Deadline (Mira Grant)

Deadline is the second book in the Newsflesh series by Mira Grant, aka Seanan McGuire.
Finished on: 25.3.2023
[Here’s my review of the first novel.]

Plot [spoilers for the first novel from here on]:
After the death of Georgia, Shaun has been keeping it together, if only barely. Fueled by his desire to find the really culpable parties, he has been running their news blog while doing some digging, although he hasn’t gotten very far. Neither has Georgia, by the way, who is still a regular talking partner for Shaun despite being dead. Then one day, Dr Kelly Connolly shows up in their blogging HQ. Not only does she bring news of a conspiracy within the CDC that tries to cover up something with the reservoir conditions, but she herself is basically a conspiracy, being presumed dead in a lab accident. When a sudden zombie outbreak around the HQ hits, Shaun, Kelly, and Shaun’s fellow reporters Becks, David and Alaric find themselves on the run while trying to figure out what is happening.

Deadline is a strong sequel to Feed that explores a new angle to the world and story – this means that things stay fresh and exciting, and yet fit the overall themes of the first novel very well. I’m very much looking forward to the final novel now.

The book cover showing a cardiac line and the book title as if written in blood on a dirty blue wall.

Feed has a strong West Wing vibe as Georgia and Shaun are in the middle of a presidential campaign and the novel is preoccupied with exploring the political implications of the zombies. Deadline is no less political, but it is much more in the vein of investigative journalism storytelling with the dogged reporters being hunted by government organisations that try to hide their nefarious plans. I was maybe a little more into the political framework of the first novel, but that doesn’t mean that I didn’t enjoy Deadline.

With Georgia’s death at the end of the first novel, Shaun became the narrator. I was a little worried whether that would work for me in the long run because I really loved Georgia’s voice. But Grant makes it work as we get to know Shaun – and his colleagues – better, and we get to feel his pain and struggling at Georgia’s loss, the book manages to uncover new depths in its characters. That Georgia is not quite as gone as one might assume with her constant presence in Shaun’s head was an interesting touch that was maybe a little overused, but I also loved that we could hang on to Georgia a little longer that way – just like Shaun. And again, the ending of this one gives us a sharp twist that has me very excited for the final novel in the trilogy.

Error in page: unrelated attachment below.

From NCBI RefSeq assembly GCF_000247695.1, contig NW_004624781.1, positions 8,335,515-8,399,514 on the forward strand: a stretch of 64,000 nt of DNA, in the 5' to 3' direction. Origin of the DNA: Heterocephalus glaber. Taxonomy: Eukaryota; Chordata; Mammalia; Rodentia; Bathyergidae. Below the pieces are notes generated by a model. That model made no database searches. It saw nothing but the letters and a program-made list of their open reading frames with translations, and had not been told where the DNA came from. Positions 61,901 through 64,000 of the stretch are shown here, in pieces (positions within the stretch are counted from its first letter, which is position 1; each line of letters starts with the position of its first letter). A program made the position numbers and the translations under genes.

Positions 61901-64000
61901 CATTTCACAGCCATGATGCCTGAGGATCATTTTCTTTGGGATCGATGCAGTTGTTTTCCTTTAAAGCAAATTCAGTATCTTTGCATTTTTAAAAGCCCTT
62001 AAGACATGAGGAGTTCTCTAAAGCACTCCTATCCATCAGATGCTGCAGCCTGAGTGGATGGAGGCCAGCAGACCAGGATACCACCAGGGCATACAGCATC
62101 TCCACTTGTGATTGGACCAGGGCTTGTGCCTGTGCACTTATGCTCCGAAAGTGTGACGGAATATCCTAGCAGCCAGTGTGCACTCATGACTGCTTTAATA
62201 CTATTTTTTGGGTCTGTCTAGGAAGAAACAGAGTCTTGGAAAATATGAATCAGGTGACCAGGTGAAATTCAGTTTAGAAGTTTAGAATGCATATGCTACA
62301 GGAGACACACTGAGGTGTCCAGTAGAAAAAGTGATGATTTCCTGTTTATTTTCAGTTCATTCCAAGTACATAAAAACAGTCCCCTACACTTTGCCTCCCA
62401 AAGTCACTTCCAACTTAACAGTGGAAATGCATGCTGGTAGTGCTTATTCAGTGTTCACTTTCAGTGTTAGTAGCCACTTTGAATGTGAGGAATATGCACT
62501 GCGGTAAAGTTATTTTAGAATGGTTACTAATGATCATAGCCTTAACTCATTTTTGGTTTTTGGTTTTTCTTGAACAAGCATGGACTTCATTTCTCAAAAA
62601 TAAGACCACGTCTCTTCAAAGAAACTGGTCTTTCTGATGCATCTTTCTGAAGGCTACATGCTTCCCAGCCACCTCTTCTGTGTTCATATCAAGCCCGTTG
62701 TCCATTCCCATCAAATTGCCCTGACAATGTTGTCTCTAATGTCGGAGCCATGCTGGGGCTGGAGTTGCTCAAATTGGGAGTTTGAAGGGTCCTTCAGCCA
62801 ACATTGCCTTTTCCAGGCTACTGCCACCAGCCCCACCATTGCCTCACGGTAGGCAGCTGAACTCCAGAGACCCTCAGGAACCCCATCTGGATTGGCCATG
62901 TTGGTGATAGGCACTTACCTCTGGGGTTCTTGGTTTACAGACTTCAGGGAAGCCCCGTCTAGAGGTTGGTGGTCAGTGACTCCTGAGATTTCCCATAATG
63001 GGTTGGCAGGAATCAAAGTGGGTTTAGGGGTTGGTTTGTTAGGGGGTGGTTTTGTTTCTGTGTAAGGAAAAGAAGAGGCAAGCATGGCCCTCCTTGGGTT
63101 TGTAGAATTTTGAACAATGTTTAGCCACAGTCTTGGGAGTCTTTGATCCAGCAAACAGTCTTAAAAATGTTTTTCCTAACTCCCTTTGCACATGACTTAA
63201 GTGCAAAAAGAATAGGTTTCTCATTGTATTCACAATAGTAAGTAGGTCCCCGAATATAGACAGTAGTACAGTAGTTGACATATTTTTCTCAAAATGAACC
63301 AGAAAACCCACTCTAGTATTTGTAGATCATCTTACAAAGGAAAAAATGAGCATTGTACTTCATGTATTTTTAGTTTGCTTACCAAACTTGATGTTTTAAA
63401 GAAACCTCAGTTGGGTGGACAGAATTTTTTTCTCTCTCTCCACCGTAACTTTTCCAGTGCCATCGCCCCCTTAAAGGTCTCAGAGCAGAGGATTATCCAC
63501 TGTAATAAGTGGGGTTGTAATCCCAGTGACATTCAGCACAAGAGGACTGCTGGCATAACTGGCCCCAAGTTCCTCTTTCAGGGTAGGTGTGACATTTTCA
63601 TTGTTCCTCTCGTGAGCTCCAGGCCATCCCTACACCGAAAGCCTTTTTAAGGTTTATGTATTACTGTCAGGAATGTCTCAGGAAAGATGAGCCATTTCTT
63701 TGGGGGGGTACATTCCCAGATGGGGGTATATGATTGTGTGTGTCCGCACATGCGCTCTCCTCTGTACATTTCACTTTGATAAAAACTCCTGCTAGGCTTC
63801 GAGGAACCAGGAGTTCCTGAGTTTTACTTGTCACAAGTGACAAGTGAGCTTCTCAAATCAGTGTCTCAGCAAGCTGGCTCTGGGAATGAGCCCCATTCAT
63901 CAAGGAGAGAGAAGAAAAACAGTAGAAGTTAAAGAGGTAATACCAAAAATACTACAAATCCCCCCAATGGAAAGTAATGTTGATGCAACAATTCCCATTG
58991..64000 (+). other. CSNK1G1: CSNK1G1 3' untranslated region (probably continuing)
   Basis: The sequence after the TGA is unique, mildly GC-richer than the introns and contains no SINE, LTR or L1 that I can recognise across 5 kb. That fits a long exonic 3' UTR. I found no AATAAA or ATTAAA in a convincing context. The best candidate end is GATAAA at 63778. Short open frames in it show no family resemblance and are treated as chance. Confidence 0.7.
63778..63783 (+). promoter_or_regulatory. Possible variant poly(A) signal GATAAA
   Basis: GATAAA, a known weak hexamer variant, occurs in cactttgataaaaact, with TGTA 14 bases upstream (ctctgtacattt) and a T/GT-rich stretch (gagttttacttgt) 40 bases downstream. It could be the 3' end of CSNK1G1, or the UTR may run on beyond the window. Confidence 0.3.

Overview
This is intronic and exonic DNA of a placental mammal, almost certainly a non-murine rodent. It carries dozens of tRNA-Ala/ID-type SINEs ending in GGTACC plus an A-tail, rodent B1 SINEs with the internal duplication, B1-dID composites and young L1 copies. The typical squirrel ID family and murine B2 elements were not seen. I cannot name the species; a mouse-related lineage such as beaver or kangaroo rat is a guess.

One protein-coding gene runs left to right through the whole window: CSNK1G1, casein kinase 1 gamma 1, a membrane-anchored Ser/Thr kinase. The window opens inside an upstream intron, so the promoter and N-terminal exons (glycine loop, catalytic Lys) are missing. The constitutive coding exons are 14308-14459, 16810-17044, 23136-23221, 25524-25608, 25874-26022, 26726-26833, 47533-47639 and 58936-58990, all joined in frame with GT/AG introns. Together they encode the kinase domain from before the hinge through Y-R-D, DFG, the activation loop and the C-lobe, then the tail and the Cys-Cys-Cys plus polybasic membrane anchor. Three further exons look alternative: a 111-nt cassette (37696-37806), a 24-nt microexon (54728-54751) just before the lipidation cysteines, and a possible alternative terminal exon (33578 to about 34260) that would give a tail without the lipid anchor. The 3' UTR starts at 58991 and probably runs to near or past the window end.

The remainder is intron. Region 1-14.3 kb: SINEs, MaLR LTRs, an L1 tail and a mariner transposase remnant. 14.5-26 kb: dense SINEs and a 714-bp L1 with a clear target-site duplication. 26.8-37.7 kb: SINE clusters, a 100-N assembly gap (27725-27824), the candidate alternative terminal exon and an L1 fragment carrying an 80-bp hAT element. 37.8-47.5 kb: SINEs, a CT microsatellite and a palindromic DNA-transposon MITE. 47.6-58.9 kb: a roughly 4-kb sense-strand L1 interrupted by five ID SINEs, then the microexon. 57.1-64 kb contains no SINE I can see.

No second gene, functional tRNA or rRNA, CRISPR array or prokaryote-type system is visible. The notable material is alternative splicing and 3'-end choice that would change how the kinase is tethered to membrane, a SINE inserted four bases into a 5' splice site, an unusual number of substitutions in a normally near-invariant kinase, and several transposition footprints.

The book focused much more on the medical side of things, including not only virology, but also medical ethics in general and the (ab)use of scientific research for political purposes. I’m not sure whether I followed the virological elements down to the last detail but that wasn’t necessary anyway to enjoy the story and intrigue that gets spun with it.

In short, Deadline is a very satisfying sequel. I hope the third novel can keep the promises set up here – I will find out soon for sure.

Summarizing: excellent.

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